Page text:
On December 4, the Mahatma Gandhi Center for Nonviolence at James Madison University hosted a discussion on parole and parole reform in Virginia with Virginia Secretary of Public Safety and Homeland Security Brian J. Moran and Adrianne Bennett, Chair of the Virginia Parole Board.
In 1994 the Virginia General Assembly abolished parole and required that felony offenders serve at least 85 percent of their sentences, with the potential to earn good-behavior credits toward an early release date. At the time, the General Assembly and then-Governor George Allen (R) believed that abolishing parole would prevent new felony and reduce recidivism.
During the event Secretary Moran explained that abolishing parole in Virginia also stemmed from the War on Drugs and other national efforts around criminal justice under the Clinton administration, such increasing the number of police officers on the streets.
There is generally bipartisan agreement among politicians that abolishing parole strengthened the integrity of Virginia’s justice system. As evidence, both sides of partisan aisle point to the statistic that Virginia has the lowest recidivism rate in the country, at just 22.4%.
But Virginia also spends about $1.05 billion each year on its corrections system. A recent state report also highlighted that Virginia spent more than $201 million on health care for those incarcerated in fiscal 2017 alone. This equates to about 17% of the total Department of Corrections annual budget to provide health care to about 30,000 inmates at 41 state facilities, and comes to about $6,500 per inmate. But high costs are just one reason reformers argue that it’s time to revisit the state’s parole policy.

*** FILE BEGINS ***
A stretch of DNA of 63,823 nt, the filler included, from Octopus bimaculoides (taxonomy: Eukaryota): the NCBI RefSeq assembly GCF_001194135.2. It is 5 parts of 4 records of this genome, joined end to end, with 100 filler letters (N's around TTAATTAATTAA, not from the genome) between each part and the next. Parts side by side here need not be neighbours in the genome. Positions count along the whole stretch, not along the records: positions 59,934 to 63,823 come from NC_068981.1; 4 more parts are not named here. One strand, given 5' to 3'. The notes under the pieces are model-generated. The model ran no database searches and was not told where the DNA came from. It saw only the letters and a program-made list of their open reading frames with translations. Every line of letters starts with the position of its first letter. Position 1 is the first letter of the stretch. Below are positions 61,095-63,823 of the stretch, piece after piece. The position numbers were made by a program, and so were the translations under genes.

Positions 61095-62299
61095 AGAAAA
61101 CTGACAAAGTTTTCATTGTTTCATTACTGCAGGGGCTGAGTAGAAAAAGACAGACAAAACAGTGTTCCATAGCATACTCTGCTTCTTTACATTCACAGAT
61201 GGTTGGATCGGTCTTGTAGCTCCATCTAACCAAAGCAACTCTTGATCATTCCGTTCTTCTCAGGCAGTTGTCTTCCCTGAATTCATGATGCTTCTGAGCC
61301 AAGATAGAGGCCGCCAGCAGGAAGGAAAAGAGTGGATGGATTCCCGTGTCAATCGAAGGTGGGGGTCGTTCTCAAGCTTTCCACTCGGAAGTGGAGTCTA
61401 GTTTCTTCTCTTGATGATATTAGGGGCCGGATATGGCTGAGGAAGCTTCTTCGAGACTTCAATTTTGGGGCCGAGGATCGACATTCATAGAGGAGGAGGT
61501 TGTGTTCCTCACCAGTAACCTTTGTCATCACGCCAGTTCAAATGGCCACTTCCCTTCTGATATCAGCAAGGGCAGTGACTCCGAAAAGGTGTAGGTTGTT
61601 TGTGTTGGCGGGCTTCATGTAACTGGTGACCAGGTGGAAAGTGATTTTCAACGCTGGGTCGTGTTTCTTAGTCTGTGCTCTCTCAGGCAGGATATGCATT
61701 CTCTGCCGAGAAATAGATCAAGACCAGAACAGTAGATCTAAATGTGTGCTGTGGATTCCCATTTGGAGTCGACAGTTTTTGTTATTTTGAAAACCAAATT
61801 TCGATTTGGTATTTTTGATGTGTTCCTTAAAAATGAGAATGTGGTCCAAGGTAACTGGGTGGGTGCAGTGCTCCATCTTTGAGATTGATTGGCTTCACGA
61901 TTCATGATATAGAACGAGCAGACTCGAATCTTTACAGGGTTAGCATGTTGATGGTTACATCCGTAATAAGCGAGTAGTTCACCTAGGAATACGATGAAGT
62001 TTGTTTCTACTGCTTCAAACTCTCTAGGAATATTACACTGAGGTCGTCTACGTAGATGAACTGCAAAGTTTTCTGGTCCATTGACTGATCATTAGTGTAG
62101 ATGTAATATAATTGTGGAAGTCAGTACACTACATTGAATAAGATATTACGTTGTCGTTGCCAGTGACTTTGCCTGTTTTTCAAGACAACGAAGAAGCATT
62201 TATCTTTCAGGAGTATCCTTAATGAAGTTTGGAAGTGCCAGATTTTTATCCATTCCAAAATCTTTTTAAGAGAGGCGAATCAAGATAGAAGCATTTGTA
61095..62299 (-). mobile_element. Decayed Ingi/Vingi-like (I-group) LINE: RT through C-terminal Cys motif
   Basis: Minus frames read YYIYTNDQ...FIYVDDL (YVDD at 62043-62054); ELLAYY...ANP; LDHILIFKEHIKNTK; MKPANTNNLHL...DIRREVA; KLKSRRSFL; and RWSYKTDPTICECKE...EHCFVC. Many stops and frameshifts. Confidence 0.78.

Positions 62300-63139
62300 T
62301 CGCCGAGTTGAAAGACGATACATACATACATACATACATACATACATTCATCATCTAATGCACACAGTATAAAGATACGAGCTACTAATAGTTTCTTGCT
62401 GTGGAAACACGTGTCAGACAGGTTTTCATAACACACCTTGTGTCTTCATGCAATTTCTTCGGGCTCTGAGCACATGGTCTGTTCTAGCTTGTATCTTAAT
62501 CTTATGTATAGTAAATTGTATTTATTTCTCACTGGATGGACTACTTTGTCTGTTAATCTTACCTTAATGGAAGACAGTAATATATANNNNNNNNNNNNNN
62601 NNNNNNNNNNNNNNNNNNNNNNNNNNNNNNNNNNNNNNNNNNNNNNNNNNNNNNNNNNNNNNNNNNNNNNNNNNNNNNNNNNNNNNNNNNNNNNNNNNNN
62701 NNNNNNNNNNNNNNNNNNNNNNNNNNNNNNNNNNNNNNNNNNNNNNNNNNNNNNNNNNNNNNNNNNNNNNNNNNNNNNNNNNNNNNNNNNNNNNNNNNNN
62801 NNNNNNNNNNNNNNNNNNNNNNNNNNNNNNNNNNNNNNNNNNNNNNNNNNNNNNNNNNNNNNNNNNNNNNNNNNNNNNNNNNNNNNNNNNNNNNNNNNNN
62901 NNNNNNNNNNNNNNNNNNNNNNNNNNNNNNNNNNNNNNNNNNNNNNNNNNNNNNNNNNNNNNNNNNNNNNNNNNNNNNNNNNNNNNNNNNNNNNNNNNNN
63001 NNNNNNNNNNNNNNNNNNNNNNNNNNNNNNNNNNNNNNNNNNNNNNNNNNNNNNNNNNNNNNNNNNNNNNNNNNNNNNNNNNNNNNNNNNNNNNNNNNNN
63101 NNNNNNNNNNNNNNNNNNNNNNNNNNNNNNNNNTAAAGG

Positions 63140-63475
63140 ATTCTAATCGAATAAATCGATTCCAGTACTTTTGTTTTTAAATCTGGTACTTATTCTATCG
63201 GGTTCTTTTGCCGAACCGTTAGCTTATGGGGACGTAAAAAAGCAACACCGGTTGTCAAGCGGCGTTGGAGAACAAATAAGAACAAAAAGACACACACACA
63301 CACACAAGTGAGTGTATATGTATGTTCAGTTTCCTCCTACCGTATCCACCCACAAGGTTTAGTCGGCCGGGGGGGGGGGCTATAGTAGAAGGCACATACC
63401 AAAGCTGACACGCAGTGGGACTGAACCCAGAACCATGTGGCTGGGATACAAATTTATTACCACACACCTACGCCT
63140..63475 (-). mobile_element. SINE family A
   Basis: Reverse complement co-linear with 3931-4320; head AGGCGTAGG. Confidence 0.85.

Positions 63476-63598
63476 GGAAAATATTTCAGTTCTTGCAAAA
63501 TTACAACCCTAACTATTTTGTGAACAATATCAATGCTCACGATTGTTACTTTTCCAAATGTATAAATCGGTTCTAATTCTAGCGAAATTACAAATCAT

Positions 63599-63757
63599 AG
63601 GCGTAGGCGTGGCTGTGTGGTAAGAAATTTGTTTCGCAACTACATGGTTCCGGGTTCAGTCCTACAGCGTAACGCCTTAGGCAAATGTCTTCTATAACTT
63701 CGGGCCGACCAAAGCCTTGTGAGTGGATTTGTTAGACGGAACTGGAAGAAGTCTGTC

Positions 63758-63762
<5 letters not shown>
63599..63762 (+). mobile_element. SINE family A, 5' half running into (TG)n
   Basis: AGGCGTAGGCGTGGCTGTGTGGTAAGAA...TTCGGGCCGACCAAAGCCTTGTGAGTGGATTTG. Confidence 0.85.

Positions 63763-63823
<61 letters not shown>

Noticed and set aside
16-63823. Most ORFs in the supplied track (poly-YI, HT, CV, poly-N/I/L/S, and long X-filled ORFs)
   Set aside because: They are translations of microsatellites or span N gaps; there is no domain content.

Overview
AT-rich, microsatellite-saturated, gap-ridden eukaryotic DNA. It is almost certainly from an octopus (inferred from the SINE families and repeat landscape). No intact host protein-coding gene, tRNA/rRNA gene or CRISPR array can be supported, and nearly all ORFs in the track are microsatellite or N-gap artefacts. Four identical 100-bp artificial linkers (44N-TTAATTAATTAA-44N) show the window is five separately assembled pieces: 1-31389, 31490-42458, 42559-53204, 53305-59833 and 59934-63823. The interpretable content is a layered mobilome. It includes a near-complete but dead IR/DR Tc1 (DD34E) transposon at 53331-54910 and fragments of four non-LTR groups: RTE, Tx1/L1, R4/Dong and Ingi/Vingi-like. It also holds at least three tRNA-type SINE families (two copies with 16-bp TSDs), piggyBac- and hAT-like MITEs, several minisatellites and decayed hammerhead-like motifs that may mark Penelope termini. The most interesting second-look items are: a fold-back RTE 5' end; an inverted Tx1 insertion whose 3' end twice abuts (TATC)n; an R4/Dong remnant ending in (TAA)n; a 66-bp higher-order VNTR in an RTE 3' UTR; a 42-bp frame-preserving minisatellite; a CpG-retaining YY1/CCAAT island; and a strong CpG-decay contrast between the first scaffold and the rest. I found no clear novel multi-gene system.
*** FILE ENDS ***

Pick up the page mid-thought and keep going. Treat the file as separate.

Another issue raised during the discussion at JMU is that as a result of abolishing parole, there have been inconsistencies and wide discrepancies in sentencing, especially for low-risk offenders. In particular, sentencing prior to the Fishback v. Commonwealth case (and subsequent “Truth in Sentencing” laws), juries in Virginia were not aware of the state’s abolition of parole and doled out heavy-handed sentences between 1995-2000 without knowledge of the law.
One recommendation is to reduce the number of nonviolent offenders. The Department of Corrections reports that 9,000 offenders, representing 24 percent of the state’s prison population, have no violent crimes on their records. This amounts to spending about $243 million annually, or $27,000 per inmate to house nonviolent offenders (and it costs more for older prisoners). At the JMU event, Secretary Moran argued that there is bipartisan support for investing in reentry instead.
In addition to Secretary Moran and Adrianne, several community members and several previously incarcerated individuals spoke at the event. One community member argued that state funds would be better used to improve the educational system. She argued that with no opportunity for parole, the Department of Corrections turns into the “department of housing”. Audience members also voiced concerns over keeping people who improved behavior and people who are aging in correctional facilities.
One Justice Studies student who attended the event reflected, “Justice is defined as giving a person what he or she deserves. So, if a prisoner has turned their life around and deserves to be rewarded, why is parole not an option for young prisoners anymore? They are still people and still have their whole life in front of them, why must it be done in a prison?” Another Justice Studies student noted, “I had no idea Virginia had abolished parole in 1995; I also had no idea that it was such a controversial issue. This event really opened my eyes to a part of the American justice system that I didn’t know existed.”
If you missed the event and want to learn more, check out the Valley Justice Coalition, which regularly organizes meeting and community discussions, or take a Justice Studies course with Professor Terry Beitzel!